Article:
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When DML and DDL queries are executed against a Temporal Table, those changes are appropriately propagated to the correlating History table. E.g. an UPDATE to the Temporal Table results in a new record to be INSERTed into the History table to reflect that change.

Is that INSERT to the History table, as well as other propagated changes, logged in the Transaction Log?

Does that mean enabling Temporal Tables will effectively double the amount of data that goes through the Transaction Log (at least for a database with the Recovery Model set to Full)?

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  • 1
    Yes, it does, all changes to any table are logged. You can test this by looking at the undocumented fn_dblog system function. Full vs Simple recovery makes no difference, Simple just allows early checkpointing. Aug 2 at 0:41
  • @Charlieface Thanks! You should put that in an answer. 😉
    – J.D.
    Aug 2 at 1:57

1 Answer 1

2

Yes, changes to the history table get logged.

If you think about the purpose of the transaction log, it's to allow for recovery (via backups and restores, or the normal recovery process that occurs on database startup). If changes to the history table were not logged, then restoring a backup of a database with temporal tables would likely result in inconsistencies between the main table and the history table.

Here's a small demo. The setup creates a temporal table, inserts a row, updates that row, and then clears the log.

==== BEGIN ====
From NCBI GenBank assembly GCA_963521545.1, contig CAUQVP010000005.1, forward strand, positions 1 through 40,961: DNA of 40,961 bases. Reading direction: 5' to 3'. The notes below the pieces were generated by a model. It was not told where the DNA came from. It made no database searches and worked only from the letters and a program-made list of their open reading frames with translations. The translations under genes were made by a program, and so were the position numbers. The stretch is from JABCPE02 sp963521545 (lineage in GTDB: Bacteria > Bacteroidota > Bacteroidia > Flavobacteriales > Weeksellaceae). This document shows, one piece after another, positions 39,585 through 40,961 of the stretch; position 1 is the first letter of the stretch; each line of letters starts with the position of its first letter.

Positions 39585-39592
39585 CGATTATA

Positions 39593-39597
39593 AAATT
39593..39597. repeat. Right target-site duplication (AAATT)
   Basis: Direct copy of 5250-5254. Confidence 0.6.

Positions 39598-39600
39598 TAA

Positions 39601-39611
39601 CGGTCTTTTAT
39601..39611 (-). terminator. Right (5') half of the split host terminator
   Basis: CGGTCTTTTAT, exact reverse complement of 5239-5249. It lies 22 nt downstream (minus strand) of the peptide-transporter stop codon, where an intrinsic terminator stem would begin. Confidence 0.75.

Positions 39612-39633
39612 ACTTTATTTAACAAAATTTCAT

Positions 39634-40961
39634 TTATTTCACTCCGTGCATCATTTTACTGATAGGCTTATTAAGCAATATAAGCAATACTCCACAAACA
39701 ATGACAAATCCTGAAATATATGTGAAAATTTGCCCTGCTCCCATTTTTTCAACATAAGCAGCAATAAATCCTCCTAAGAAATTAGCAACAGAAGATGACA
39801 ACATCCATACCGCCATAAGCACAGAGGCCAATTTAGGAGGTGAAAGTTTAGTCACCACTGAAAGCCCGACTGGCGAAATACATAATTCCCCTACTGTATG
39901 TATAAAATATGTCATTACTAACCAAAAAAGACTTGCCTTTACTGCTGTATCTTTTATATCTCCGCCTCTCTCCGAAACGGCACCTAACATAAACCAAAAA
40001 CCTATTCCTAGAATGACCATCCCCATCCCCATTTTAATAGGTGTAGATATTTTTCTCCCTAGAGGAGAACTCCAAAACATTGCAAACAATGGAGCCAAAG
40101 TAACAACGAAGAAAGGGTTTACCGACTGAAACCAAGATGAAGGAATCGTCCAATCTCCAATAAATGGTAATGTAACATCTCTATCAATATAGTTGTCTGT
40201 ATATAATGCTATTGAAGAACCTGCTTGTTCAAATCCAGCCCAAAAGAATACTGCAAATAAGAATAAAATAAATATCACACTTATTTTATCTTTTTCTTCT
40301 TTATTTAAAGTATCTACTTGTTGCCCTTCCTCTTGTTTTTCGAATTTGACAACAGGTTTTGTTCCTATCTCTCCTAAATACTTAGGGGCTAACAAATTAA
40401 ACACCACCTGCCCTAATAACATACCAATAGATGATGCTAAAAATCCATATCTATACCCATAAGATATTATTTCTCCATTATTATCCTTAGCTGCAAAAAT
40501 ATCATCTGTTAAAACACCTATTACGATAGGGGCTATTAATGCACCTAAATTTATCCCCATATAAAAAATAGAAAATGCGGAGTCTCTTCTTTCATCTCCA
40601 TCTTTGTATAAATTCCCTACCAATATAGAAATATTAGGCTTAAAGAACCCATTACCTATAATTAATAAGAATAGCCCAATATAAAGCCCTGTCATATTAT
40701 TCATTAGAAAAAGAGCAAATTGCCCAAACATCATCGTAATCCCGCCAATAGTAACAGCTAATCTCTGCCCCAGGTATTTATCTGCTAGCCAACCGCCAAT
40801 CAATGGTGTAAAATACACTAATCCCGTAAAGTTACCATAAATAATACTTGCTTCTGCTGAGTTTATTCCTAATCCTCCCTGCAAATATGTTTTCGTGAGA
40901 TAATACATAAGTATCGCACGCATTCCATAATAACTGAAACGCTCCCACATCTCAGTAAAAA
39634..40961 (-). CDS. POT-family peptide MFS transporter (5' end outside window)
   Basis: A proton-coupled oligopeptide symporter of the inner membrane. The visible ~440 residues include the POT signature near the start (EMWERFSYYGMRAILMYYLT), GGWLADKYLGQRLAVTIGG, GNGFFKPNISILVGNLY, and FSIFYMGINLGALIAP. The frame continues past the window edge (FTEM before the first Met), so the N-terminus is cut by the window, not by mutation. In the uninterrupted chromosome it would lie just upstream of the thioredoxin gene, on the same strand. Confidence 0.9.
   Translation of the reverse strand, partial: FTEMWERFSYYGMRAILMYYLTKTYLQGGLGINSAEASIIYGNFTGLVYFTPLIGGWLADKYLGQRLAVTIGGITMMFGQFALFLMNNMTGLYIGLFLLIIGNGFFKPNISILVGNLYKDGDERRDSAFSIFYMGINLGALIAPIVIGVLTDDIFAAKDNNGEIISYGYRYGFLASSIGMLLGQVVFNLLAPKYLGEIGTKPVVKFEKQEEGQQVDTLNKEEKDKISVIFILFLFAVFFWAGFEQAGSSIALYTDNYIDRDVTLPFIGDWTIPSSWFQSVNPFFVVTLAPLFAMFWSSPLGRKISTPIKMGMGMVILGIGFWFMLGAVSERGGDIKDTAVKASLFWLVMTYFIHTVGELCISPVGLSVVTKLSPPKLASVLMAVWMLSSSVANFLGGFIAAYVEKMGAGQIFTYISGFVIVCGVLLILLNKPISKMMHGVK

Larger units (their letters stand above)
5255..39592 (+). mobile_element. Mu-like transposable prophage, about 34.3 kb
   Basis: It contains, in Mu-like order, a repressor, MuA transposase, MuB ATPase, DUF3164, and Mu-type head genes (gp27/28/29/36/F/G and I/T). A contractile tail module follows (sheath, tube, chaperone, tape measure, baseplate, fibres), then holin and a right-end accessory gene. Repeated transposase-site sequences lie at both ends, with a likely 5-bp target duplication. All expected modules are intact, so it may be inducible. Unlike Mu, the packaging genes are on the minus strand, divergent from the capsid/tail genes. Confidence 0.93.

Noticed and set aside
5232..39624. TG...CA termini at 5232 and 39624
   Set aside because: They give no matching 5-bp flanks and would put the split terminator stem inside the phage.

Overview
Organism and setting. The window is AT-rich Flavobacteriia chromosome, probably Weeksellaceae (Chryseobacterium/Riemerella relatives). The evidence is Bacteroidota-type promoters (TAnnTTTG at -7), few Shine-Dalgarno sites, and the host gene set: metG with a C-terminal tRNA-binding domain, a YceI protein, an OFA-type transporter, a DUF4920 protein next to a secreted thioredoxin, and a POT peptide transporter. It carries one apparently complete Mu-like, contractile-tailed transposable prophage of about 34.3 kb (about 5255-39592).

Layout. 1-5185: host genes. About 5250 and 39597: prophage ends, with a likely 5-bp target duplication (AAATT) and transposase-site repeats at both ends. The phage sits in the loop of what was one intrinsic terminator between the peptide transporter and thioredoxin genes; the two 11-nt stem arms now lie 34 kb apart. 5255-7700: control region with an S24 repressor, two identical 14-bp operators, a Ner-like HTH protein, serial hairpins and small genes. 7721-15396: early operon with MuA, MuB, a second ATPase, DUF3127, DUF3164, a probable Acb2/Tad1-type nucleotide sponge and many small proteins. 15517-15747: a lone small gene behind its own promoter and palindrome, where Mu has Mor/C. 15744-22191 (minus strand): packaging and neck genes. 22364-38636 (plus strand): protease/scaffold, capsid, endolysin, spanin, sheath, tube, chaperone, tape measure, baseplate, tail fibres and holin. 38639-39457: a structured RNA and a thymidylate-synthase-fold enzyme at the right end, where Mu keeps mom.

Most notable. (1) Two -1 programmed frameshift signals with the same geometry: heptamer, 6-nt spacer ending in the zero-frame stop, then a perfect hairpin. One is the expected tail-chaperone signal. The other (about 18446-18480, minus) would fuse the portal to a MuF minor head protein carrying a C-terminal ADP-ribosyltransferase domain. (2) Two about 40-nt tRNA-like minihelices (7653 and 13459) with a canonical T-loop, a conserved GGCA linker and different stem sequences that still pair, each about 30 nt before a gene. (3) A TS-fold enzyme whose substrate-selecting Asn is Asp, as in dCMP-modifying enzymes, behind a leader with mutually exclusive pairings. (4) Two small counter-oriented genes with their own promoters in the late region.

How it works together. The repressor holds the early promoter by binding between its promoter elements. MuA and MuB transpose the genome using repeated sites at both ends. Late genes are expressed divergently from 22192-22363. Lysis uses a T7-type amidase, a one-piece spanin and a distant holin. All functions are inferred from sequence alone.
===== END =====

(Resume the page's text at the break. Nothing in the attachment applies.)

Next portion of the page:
USE [master];
GO

DROP DATABASE IF EXISTS [315097];
GO

CREATE DATABASE [315097];
ALTER DATABASE [315097] SET RECOVERY SIMPLE 
GO

USE [315097];
GO

CREATE TABLE dbo.Employee
(
    EmployeeID int NOT NULL, 
    [Name] nvarchar(100) NOT NULL, 
    Position varchar(100) NOT NULL, 
    Department varchar(100) NOT NULL, 
    [Address] nvarchar(1024) NOT NULL, 
    AnnualSalary decimal (10,2) NOT NULL, 
    ValidFrom datetime2 GENERATED ALWAYS AS ROW START, 
    ValidTo datetime2 GENERATED ALWAYS AS ROW END,

    PERIOD FOR SYSTEM_TIME (ValidFrom, ValidTo),
    CONSTRAINT PK_Employee PRIMARY KEY (EmployeeID)
)
WITH 
(
    SYSTEM_VERSIONING = ON (HISTORY_TABLE = dbo.EmployeeHistory)
);
GO

/*
INSERT an initial row to avoid a lot of "noise" in this test related to inserting
the very first row into these tables
*/
INSERT INTO dbo.Employee
    (EmployeeID, [Name], Position, Department, [Address], AnnualSalary)
VALUES
    (1, N'Josh', 'Trusted User', 'I.T.', N'123 Main St', 3.50);

UPDATE dbo.Employee
SET AnnualSalary = 4.00;
GO

/*
Clear the log
*/
BACKUP DATABASE [315097] TO DISK = N'NUL';
GO
CHECKPOINT;
GO
/*
Query showing only checkpoints
*/
SELECT 
    l.[Current LSN],
    l.Operation,
    l.Context,
    l.AllocUnitName
FROM fn_dblog(NULL, NULL) l;

Screenshot of query results in SSMS showing only 3 log records related to the CHECKPOINT operation

Now if I update a row in the table and then run the same query against the log:

UPDATE dbo.Employee
SET AnnualSalary = 3.50;
GO

Screenshot of SSMS query results showing six new log records related to updating the main table and inserting into the history table

Those 6 new log records are:

  • 2 for the begin / end of the implicit transaction
  • 2 for updating the differential backup bitmap
  • 1 for the update to the base table
  • 1 for the "hidden" insert into the history table

If I change the CREATE TABLE statement to remove the system versioning related items, and re-run the demo, the final state of the log looks like this:

Screenshot of query results in SSMS showing only 4 new log records related to the update to the main table

Does that mean enabling Temporal Tables will effectively double the amount of data that goes through the Transaction Log

It won't exactly be double (inserts into the main table don't make any changes to the history table), but yes there will be an increase in log throughput for sure.

1
  • 1
    Excellent, thank you for the answer. I suspected so (makes sense from a recovery perspective, as you mentioned), but when combing through the books online I didn't find any mention of it.
    – J.D.
    Aug 3 at 17:19

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